Fifty-one officers hired on ‘tampered’ results set to receive promotions

Candidates denied posts after 2004 exams accuse commission of delaying case.

Faraz Khan July 20, 2013
"The SPSC either provides irrelevant data or recommends holding re-interviews of all the candidates - even the ones who failed," Petitioner Muhammad Saleem Shaikh


A total of 51 officers, selected through allegedly forged and tampered results of the Sindh Public Service Commission (SPSC) exam from the year 2003-2004, are all set to receive promotions even though the high court has yet to verify the exam results.

In the SPSC Combined Competitive Exam (CCE) held in December 2003 to January 2004, a total of 2,225 people qualified the written test. Out of these only 532 qualified both the written test and the interview, and only 77 were allocated various posts, such as revenue DDO, section officers, registrars, labour assistant director, excise and taxation officer and others.

Of these 77, only 26 were given posts based on their merit while the remaining 51 were allocated posts arbitrarily, according to one of the candidates who qualified both the test and the interview but was not allocated a post. Even though it has been five years since the exams, the ones who genuinely qualified the exam await justice as the Sindh High Court has yet to declare the allocations of the 51 posts illegal.

According to a petition these candidates filed in the high court in 2008, the SPSC itself conceded that the results of as many as 51 candidates were tampered with but these officials have yet to be discharged from duties. “We have informed the court and filed a report on the tampering,” admitted SPSC controller Jumma Khan Chandio, while talking to The Express Tribune. “Now it is up to the court to decide.” Chandio refused to elaborate on the issue.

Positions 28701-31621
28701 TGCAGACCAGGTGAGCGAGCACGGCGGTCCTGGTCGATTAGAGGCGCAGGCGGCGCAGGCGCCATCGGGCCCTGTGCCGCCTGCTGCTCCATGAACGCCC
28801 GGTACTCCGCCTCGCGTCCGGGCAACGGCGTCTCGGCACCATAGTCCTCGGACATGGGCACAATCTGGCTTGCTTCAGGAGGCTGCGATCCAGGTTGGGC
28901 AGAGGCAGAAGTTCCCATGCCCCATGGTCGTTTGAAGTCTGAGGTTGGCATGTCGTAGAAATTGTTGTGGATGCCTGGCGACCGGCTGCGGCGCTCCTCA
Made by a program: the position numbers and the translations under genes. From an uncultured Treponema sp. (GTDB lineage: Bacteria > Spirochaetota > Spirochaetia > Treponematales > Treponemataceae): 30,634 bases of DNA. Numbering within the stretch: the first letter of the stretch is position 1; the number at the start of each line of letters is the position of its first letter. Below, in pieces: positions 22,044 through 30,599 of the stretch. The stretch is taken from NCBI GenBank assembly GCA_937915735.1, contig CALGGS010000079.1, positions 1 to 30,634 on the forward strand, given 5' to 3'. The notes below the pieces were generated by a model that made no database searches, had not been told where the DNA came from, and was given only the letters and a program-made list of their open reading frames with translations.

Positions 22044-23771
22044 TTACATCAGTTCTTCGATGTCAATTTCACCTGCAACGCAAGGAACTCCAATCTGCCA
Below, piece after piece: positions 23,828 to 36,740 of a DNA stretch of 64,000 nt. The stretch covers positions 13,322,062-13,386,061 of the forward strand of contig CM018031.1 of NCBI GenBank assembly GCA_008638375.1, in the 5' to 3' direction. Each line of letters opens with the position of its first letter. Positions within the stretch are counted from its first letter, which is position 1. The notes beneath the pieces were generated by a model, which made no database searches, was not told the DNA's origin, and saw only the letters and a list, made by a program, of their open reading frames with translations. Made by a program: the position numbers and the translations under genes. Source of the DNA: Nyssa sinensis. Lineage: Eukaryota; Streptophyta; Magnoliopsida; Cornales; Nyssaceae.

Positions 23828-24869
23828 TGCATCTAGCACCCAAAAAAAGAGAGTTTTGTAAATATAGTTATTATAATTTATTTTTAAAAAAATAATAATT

Meanwhile, the candidates who cleared the two steps and were denied posts are upset as the SPSC has dragged the issue for five years. “Every time the SPSC resorts to hoodwinking and avoids providing the merit list of those who actually qualified the exams in 2003 so they could be declared successful,” said the petitioner, Muhammad Saleem Shaikh.

The SPSC either provides irrelevant data or recommends holding re-interviews of all the candidates - even the ones who failed, said Shaikh. According to him, this will be a grave injustice as the ones who actually passed in 2004 would be required to go through the viva voce again whereas, those who failed the viva voce earlier, would have another chance to compete.

The SPSC submitted its report in the high court on June 16 and declared that they reviewed the cases and found that 35 of the 51 candidates were qualified on the basis of tampered results. “The decision on the remaining 16 candidates - which are earlier called ‘fraud entries’ by some members of the inquiry committee - were tactfully withheld for obvious reasons,” claimed another petitioner Zameer Abbasi. The next hearing of the case is scheduled for August.

Apart from the commission, an inquiry was also held by the anti-corruption force but so far the fate of the qualified candidates hangs in the balance.

“They have failed to submit a fresh merit list in high court - after removing the 51 cheats - of those who actually qualified both the written and viva voce in 2004,” pointed out Abbasi.

With the matter in court since 2008, the high court has to give the final verdict on what will happen to the beneficiaries and the officers who were involved in tampering the results.

The beneficiaries

Some of the 51 candidates who may have benefited from the tampered results include the son of the then chairperson of SPSC Muhammad Hussain Bhutto, Ayan Mustafa Bhutto, who was allocated the post of revenue DDO. He is now expected to be promoted to grade-19. Sindh government bureaucrat Ghaffar Soomro’s son, Fahad Ghaffar Soomro, SNGD secretary Ghulam Sarwar Khohru’s brother, Ghulam Shabbir, were also reportedly among the 51 candidates.

Published in The Express Tribune, June 21st, 2013.

Facebook Conversations